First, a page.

Books with heft
Creating them can get personal; that’s how she likes it
Sandy Kahn in her Erving home runs her Old Leather Books business.
“Books are not absolutely dead things … They do preserve as in a vial the purest efficacy and extraction of that living intellect that bred them.”
— John Milton
(Who wrote this in 1644 and later proved his point by remaining in publication long after his death.)
Sandy Kahn of Erving devotes her efforts to Milton’s metaphorical vial. A bookbinder with a unique style blending old and new, Kahn binds favorite books, religious texts, blank pages or the accumulated ephemera of her customers’ lives.
Kahn has bound yearbooks of a winning season for the Miami Heat basketball team, bibles as gifts for Rupert Murdoch’s family, film props and, once, German pornography.
She has bound 10 years of call sheets — the daily agendas of filmmaking — for a Hollywood stuntman as a gift from his wife, printouts of all the emails a woman exchanged with her husband in Iraq, the screenplay to the film “The International” and a book in the fantasy-medieval style of the TV show “Game of Thrones.”
While that particular book was commissioned for an advertising presentation and will not see the screen, another of her books played a bit part as a rare first edition of Cervantes’ “Don Quixote” gifted to someone by Laurence Fishburne’s character in an old episode of “CSI.” She recently completed eight books for an upcoming episode of the show “Touch.” The volumes will play as one book on screen and the customer has told her she can expect to see the pages ripped out and burned sometime in the coming season, which began Friday, Feb. 8.
“I couldn’t even dream this stuff up,” Kahn said.
Kahn’s style incorporates thick, high-quality garment leather covers trimmed with bits and pieces of old books, antique keys, semi-precious stones, decorative metal and other objects.
“I think to some people it’s sort of the antidote to the digital age,” Kahn said. “To have an artifact, something that feels old and hefty and is meaningful to them in some way.”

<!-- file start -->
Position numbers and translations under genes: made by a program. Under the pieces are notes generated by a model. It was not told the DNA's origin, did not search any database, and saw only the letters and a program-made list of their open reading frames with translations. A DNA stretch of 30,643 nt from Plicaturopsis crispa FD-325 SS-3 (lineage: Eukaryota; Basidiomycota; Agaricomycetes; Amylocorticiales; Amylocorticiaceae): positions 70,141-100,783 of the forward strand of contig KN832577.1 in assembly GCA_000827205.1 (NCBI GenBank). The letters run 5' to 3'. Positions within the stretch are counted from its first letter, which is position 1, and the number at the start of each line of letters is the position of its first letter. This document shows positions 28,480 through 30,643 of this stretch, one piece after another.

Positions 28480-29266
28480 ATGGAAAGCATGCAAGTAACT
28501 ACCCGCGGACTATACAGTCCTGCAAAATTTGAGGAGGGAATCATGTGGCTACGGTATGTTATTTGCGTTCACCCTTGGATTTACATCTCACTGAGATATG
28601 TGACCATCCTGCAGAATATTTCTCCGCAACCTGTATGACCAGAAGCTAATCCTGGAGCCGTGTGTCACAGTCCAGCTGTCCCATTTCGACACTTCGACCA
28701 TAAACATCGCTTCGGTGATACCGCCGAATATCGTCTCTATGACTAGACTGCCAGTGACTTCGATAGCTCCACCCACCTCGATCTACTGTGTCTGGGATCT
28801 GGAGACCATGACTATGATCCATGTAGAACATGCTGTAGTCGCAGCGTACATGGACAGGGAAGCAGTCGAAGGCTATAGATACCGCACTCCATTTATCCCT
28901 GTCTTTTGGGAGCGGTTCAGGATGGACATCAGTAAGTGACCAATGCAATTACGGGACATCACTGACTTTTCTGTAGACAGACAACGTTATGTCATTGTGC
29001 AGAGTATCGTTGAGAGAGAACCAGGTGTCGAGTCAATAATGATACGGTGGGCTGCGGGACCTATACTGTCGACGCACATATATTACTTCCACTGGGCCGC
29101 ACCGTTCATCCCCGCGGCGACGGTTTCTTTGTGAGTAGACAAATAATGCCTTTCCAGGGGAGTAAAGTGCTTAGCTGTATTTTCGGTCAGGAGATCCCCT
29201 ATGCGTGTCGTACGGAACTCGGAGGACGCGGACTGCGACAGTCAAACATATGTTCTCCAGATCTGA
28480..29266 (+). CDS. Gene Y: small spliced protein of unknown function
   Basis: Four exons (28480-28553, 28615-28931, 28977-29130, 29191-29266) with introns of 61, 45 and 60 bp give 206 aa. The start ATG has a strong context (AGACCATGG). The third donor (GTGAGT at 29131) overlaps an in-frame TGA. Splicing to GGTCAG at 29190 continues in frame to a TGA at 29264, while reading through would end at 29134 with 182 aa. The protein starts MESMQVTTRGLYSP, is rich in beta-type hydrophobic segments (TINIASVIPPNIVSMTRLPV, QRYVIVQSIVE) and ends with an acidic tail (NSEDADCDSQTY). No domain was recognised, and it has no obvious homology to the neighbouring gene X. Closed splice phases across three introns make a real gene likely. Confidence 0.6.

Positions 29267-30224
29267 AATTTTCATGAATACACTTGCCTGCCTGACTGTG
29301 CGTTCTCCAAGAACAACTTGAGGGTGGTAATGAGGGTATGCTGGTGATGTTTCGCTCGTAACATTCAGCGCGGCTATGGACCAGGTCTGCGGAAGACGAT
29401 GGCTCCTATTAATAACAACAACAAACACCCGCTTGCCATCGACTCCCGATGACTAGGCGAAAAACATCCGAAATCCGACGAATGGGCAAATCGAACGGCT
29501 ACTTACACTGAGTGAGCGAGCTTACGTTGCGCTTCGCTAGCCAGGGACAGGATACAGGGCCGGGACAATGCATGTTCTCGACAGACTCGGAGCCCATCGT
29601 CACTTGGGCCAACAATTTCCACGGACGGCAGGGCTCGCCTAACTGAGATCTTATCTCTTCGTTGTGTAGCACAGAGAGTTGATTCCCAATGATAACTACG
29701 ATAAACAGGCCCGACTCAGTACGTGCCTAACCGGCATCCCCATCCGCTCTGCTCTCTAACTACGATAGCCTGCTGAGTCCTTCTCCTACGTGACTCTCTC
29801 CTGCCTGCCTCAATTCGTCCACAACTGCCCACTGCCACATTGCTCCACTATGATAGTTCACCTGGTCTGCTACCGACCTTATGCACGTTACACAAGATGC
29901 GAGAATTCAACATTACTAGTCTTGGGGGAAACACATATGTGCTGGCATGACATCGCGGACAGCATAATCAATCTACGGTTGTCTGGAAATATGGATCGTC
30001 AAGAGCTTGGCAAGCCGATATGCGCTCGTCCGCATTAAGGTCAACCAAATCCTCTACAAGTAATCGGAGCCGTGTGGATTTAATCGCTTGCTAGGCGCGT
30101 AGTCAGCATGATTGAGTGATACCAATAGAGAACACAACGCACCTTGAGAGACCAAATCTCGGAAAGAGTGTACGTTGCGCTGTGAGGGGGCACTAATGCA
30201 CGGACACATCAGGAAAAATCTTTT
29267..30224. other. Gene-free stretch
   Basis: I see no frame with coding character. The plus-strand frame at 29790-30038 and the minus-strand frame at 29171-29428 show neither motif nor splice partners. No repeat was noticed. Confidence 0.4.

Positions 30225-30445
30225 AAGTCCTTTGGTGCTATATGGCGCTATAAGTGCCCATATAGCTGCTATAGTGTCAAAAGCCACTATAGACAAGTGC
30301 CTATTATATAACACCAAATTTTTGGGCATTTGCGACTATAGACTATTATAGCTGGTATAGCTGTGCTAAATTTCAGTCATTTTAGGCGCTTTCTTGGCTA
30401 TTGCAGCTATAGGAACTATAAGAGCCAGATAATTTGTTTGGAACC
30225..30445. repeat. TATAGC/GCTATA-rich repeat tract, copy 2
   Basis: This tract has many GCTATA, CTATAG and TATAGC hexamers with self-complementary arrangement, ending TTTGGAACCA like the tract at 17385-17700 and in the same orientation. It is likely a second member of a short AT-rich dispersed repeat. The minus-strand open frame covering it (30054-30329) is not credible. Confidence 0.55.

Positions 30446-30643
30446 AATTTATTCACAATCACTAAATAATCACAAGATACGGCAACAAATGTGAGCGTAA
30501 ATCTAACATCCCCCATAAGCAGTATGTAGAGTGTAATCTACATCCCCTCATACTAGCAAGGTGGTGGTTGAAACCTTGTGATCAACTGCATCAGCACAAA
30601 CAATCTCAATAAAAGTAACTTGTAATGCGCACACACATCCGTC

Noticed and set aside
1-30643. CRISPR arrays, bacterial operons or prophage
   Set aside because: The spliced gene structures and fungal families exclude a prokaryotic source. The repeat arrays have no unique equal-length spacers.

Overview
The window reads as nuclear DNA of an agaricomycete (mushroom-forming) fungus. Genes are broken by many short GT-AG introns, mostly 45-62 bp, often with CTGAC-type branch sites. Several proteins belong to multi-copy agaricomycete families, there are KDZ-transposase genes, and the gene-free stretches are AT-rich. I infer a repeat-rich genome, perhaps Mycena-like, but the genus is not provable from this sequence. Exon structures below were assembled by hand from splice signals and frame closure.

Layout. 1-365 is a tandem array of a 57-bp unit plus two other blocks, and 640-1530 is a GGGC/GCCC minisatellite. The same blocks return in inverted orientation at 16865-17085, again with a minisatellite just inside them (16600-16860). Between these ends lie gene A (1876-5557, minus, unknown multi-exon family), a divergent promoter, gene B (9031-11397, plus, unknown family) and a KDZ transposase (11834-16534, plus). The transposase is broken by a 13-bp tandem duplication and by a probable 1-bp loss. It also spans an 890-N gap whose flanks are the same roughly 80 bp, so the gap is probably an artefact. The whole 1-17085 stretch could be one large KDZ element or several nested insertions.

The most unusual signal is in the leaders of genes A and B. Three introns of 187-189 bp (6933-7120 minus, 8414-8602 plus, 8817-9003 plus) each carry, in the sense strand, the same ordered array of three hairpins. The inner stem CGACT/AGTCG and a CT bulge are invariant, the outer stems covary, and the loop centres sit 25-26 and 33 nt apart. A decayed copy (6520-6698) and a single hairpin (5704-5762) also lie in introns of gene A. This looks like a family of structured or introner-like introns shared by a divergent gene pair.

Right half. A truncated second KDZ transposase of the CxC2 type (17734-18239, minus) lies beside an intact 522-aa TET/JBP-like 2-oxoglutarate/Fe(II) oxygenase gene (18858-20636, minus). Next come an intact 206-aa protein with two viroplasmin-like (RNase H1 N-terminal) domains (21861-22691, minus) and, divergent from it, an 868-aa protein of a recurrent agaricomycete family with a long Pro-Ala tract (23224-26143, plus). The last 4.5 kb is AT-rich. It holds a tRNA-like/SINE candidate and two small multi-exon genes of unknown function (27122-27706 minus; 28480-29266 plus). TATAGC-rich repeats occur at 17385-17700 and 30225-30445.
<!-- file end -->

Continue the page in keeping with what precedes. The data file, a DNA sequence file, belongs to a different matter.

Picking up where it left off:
What goes onto the book can be as personal as what goes into it.
A shark’s tooth wrapped in sterling silver appeared in the mail for a book on fishing and a mother once sent her dead husband’s coat and belts to work into legal pad sleeves for their children.
“It’s very personal and that’s what I love about it; these are very meaningful to the people that order them and it really is a collaboration,” Kahn said. “Once we’ve finished with the book, nobody else has anything like it.”
She works out of her Erving home and with products expensive enough — she mentions examples ranging from a couple hundred dollars up to a $1,000 — to require a deep pool of potential customers. All this is made possible by the Internet.
“You Google ‘bookbinders’ and ‘leather’ and not many people do what I do, which is custom, so people will call me, send me a pile of papers or send me a book they want bound and we’ll collaborate by phone on how they want it to look,” Kahn said.
On her Web site, Kahn displays photos of the various options that make up her palette, revolving around carefully excised scraps of gilt leather lifted mainly from the intricately decorated covers of bibles dating back to the 1800s.
Working with old bibles purchased through eBay, broken-down tomes torn and disintegrating with age, Kahn slices away the gold tooled, embossed or stamped patterns, religious tableaus and lettering from the covers.
Where books are salvageable she will give them new covers, and where not, saves the illustrations to bind into the endpapers of new books.